“A science-based approach is imperative to identifying the measures and controls that will help reduce foodborne illness rates linked to Salmonella and Campylobacter. We must leverage FSIS’ public health expertise, available science, and industry best practices in order to fully protect consumers.” — Brian Ronholm, director of food policy for Consumer Reports, former USDA deputy under secretary for food safety, and a coalition leader.
“Consumers aren’t getting the actionable information they need, in the format they need it in, to effectively remove hazardous products from their homes. Currently, consumers must look at a lot of codes, and non-uniform ‘best by’ dates, to identify (recalled) products … This causes confusion, leading to consumers eating potentially dangerous foods or, alternatively, throwing away perfectly fine items.”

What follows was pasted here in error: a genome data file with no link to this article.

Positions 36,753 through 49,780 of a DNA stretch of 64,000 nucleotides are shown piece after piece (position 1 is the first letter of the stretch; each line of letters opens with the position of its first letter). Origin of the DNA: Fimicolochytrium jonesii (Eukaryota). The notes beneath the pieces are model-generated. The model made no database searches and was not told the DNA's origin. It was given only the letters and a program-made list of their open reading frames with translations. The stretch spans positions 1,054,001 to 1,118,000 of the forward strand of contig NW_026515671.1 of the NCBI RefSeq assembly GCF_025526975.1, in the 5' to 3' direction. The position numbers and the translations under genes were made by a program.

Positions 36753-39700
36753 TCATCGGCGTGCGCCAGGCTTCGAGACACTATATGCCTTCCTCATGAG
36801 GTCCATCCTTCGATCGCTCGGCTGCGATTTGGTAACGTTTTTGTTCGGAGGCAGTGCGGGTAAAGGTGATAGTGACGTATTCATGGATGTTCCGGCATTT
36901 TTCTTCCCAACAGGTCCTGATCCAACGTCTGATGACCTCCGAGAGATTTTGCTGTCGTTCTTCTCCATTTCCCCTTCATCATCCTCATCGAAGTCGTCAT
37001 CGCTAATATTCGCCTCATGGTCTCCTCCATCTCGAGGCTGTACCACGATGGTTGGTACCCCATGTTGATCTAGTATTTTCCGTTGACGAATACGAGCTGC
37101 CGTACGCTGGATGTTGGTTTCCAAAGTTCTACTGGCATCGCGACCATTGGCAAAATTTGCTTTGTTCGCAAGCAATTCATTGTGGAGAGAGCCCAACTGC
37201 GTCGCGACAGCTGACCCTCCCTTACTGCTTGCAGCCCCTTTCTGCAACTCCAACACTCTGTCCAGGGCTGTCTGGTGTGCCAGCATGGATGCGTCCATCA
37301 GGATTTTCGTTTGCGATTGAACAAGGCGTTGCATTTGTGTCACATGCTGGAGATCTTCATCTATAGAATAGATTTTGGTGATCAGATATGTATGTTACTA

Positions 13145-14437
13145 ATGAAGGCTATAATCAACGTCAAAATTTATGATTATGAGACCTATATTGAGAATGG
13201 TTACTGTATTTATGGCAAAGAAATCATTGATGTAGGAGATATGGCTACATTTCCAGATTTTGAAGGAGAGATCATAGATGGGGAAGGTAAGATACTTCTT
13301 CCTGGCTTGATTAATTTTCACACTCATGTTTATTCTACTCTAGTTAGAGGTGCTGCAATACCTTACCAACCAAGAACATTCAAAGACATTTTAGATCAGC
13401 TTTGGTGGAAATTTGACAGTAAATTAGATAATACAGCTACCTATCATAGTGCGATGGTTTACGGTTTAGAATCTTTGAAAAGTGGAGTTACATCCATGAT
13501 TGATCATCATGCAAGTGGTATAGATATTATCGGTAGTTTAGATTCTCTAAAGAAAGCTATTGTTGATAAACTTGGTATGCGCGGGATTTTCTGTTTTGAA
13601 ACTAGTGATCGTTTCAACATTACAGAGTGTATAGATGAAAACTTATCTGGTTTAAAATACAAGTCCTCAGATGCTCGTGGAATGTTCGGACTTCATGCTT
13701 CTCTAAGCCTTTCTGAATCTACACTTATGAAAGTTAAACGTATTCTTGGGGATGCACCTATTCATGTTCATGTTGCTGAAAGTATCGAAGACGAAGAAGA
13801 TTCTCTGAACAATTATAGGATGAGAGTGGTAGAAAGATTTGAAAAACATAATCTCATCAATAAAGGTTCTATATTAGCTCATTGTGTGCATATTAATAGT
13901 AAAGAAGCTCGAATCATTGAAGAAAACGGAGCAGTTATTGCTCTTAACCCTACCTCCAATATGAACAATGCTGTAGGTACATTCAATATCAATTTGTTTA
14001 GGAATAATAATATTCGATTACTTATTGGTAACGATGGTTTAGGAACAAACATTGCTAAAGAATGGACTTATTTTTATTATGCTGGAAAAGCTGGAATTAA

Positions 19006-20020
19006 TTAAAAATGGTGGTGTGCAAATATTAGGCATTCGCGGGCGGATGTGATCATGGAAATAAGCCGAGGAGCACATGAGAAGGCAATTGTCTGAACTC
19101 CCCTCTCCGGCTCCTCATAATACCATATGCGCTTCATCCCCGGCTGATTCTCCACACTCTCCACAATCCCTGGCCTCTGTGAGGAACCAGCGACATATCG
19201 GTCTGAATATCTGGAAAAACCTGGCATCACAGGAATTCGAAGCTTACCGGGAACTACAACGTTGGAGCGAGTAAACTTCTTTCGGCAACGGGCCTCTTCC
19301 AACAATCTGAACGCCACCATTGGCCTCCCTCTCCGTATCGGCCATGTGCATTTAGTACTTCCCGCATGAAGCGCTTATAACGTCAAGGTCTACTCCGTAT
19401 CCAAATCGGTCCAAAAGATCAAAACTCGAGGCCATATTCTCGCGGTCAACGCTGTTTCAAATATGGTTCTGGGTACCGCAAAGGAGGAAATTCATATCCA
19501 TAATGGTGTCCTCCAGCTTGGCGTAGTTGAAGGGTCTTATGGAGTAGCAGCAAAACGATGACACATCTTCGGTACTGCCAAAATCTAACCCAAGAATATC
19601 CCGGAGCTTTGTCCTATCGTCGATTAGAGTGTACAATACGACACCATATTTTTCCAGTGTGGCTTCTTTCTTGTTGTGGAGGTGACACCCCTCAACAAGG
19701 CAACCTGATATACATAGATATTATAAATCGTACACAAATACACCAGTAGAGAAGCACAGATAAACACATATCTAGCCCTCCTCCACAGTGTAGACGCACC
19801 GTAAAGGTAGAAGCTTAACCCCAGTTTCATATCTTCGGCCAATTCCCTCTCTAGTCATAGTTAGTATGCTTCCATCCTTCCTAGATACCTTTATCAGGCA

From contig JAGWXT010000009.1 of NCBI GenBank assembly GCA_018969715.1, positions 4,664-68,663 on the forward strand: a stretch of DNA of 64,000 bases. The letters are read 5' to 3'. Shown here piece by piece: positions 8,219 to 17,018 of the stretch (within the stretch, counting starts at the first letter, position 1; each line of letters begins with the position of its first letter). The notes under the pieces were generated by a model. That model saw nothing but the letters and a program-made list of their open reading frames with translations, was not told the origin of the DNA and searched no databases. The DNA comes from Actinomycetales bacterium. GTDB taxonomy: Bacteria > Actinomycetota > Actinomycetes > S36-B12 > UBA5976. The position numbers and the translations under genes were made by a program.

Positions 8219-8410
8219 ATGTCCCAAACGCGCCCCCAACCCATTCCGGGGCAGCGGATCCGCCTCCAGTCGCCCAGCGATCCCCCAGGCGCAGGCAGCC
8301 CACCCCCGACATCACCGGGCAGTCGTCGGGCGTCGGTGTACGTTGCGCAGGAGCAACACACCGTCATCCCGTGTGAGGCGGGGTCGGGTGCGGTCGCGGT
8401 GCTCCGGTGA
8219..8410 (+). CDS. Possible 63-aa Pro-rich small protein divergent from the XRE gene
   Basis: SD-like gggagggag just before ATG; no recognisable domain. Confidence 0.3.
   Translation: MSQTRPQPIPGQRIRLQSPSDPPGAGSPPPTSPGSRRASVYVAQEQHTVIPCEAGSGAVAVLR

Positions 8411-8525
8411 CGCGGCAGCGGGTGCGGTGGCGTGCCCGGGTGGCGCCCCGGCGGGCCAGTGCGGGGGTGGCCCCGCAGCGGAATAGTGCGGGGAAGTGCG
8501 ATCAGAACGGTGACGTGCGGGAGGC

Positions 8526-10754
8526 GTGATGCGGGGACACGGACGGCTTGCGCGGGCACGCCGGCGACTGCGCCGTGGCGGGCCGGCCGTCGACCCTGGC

— Dr. Vanessa R. Coffman, director of the Alliance to Stop Foodborne Illness
“Cronobacter is not included in the CDC’s list of pathogens reported by hospitals, healthcare providers, and laboratories. Not having mandatory reporting of the Cronobacter bacteria slows down outbreak investigations and delays getting tainted food off of store shelves.”
— from stopfoodborneillness.org